“Shall I project a world?”

Thomas Pynchon, The Crying of Lot 49

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A Postmodern Eighteenth-Century Novel: Jacques the Fatalist

We tend to think of experimentation with form and meta-narratives that call attention to their artificiality as the exclusive traits of postmodernism. But if we glance in the rearview mirror of history, we can sometimes find works from the past that also employ these same storytelling strategies. Joe Bray suggests that the eighteenth century is…

Sailing From Byzantium: A Meditation on Encountering History

Once out of nature, I shall never take/ My bodily form from any natural thing,/ But such a form as Grecian goldsmiths make/ Of hammered gold and gold enamelling/ To keep a drowsy Emperor awake;/ Or set upon a golden bough to sing/ To lords and ladies of Byzantium/ Of what is past, or passing,…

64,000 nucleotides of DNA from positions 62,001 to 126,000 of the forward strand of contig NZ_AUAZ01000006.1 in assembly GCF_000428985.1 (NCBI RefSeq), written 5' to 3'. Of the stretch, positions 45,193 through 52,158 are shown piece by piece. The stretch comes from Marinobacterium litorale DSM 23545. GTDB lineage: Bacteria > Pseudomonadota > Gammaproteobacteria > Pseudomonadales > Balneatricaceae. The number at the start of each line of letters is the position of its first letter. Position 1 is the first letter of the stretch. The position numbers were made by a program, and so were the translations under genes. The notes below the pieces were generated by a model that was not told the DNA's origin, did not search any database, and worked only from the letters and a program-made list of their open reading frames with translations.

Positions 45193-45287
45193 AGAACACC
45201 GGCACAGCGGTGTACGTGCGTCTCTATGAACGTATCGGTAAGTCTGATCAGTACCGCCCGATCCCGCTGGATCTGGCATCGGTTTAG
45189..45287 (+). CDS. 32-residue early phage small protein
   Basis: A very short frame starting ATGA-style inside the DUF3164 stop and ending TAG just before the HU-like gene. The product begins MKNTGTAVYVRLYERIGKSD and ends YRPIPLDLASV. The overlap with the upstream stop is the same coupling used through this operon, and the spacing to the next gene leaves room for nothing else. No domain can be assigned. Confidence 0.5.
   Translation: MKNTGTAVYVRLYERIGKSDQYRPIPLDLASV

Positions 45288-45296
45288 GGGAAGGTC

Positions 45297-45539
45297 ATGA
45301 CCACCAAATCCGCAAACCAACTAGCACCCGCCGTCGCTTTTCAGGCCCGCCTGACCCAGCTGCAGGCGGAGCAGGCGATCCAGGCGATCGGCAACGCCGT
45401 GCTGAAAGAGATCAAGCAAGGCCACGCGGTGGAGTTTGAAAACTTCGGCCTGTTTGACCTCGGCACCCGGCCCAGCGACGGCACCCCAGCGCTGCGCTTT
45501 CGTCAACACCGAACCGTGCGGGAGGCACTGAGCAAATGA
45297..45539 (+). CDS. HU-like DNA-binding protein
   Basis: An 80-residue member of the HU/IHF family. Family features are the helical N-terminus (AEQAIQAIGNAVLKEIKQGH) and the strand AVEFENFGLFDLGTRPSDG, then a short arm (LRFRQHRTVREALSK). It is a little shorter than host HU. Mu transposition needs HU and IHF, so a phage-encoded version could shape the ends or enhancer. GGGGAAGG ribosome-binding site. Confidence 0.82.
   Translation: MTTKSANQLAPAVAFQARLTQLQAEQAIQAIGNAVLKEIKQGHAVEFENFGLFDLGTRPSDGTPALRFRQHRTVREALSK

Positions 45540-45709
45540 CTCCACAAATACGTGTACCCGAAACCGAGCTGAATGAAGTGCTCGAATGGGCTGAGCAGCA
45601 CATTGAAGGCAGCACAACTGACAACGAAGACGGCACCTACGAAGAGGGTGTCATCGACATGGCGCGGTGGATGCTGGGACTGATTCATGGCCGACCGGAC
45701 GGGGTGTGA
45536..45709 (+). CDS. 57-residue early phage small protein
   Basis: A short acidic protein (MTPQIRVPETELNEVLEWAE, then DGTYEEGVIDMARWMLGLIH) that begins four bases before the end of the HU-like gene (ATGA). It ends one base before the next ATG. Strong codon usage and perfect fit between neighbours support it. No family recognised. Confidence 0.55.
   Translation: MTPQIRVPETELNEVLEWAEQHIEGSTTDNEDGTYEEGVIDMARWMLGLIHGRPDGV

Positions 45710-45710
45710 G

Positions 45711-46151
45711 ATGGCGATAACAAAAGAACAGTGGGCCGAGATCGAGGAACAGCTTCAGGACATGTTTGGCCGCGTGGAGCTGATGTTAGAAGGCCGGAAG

Is there Anyone Who Does Not Dream?

“Is there anyone who does not dream? Who does not contain worlds unimagined?” -Neil Gaiman, World’s End I’ve been working on a couple of new essays I hope to post soon. Plato’s Earth and Ephrem’s Pearl will explore the value of reading ancient literature. I also take a humorous approach to the issue of meaning in A Hardboiled Literary…

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